The British monthly GDP is announced on Friday at 09:00 MT time.
The BOE meeting: uncertainty rises, the pound… stands still?
On November 7, the Bank of England will announce the interest rate decision. Normally such meetings have a significant impact on the currency, but the analysts advise this time may be not the case.
The British economy has been doing relatively well recently despite the Brexit tensed environment: the unemployment below 4% is close to the mark unseen since the last 50 years, average earnings are growing by 3.8% and real incomes are rising by 2% annually, while the inflation stays at 2%. So, from the outside things don’t look bad.
However, not all the Monetary Policy Committee members think the same: at least two out of nine are believed to be reluctant to keep the rate at the current level. Prolonged Brexit deadlock, business confidence at the 10-year low, internal political debates and the global economic slowdown all are pushing towards the monetary easing that we may see later on. In turn, that should force the GBP to drop.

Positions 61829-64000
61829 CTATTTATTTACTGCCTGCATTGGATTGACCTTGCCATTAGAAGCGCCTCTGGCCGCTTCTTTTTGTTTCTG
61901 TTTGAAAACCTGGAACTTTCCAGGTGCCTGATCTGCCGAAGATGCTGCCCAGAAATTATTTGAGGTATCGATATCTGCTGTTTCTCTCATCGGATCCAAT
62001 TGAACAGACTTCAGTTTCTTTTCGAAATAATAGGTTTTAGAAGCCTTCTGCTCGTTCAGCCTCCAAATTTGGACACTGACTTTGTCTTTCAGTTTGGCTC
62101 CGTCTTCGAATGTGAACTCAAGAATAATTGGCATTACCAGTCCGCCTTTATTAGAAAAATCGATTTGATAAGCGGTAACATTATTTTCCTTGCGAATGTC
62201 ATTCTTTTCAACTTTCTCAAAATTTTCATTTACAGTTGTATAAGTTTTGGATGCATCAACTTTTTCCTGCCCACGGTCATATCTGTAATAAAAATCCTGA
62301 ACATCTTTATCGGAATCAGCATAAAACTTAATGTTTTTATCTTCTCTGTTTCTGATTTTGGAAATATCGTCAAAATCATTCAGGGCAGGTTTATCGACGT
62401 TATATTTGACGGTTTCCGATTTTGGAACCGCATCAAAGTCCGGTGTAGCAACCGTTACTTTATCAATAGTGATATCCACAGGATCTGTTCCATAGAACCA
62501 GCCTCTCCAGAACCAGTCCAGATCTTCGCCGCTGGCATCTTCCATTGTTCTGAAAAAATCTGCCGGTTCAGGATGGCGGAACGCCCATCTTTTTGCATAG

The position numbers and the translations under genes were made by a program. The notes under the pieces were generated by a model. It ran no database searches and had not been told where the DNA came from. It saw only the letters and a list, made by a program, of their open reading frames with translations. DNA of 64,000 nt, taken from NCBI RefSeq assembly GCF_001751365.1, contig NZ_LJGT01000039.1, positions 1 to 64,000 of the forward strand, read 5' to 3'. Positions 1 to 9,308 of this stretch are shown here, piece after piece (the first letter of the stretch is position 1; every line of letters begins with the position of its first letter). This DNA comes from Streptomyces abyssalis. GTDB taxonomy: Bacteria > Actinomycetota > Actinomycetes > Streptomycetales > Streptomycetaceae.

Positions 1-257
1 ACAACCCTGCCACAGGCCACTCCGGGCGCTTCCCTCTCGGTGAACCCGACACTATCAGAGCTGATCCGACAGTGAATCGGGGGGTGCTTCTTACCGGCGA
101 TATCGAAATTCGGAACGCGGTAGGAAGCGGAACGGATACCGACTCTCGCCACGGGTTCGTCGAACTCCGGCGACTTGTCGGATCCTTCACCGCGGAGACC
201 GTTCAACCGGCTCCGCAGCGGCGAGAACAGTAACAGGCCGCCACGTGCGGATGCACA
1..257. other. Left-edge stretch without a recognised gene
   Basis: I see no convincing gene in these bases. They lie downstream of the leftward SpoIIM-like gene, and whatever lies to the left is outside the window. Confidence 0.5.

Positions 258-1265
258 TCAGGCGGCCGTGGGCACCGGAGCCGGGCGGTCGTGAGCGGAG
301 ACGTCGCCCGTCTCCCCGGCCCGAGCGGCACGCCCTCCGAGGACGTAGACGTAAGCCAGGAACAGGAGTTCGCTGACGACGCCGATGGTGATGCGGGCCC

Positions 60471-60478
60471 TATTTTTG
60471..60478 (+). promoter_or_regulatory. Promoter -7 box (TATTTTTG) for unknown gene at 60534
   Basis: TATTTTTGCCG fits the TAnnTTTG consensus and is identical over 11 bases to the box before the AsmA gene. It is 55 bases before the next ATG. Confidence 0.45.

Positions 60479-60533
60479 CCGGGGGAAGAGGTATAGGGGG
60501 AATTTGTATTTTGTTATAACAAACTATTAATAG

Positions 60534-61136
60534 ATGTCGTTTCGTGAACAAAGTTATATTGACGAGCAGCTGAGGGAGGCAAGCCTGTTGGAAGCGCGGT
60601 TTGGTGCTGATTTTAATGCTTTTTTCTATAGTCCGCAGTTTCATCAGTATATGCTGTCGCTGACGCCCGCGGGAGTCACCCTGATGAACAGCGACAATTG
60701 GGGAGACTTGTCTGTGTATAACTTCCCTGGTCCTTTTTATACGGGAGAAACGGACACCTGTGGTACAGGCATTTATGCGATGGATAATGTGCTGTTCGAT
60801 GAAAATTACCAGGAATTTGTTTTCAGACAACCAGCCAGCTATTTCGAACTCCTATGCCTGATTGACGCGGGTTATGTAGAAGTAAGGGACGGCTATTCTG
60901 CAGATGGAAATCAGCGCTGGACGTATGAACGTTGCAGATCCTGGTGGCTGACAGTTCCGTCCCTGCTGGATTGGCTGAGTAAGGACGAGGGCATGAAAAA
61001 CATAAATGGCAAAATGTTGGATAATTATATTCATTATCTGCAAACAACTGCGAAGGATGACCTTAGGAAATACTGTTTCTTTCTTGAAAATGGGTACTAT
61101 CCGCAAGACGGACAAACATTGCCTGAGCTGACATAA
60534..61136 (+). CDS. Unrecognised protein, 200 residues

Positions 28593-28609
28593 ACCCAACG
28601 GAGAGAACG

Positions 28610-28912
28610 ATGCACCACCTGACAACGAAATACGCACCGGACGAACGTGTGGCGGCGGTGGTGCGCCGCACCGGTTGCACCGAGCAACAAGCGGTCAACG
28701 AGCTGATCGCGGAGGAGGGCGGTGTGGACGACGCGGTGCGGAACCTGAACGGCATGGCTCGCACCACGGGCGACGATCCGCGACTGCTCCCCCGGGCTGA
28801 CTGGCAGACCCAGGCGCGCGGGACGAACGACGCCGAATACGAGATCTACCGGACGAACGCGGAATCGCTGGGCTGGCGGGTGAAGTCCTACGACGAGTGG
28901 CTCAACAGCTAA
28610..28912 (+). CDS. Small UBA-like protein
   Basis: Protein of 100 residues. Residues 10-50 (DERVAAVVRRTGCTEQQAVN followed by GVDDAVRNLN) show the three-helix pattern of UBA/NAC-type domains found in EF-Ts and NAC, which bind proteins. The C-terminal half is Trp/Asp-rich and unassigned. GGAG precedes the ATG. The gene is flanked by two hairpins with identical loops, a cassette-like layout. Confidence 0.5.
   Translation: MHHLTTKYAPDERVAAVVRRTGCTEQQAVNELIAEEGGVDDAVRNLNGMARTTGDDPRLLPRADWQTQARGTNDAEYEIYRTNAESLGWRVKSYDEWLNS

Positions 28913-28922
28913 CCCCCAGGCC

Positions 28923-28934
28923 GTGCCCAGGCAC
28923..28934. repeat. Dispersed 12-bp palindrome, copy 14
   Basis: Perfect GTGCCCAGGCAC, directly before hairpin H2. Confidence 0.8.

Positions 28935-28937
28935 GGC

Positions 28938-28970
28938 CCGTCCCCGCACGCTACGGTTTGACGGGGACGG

But for now, these factors are not expected to divert the British pound from the rising trend it has been showing against the main currencies since August this year.
Follow news with FBS to know whether the BOE statement will affect the GBP.
The main market tendency today is that the US dollar is rising against its major peers and riskier assets such as stocks and oil are plummeting.
The USD continues dipping, while the GBP is rising on hopes for the Brexit deal done today.
The European Central Bank will publish the monetary policy statement with the interest rate decision on January 21, at 14:45 MT time.
Joe Biden is going to unveil a Covid-19 relief package of about $2 trillion. After this announcement, the 10-year Treasury yield rose, adding support for the USD.
The US dollar’s weakness offered a boost to emerging-market currencies and oil.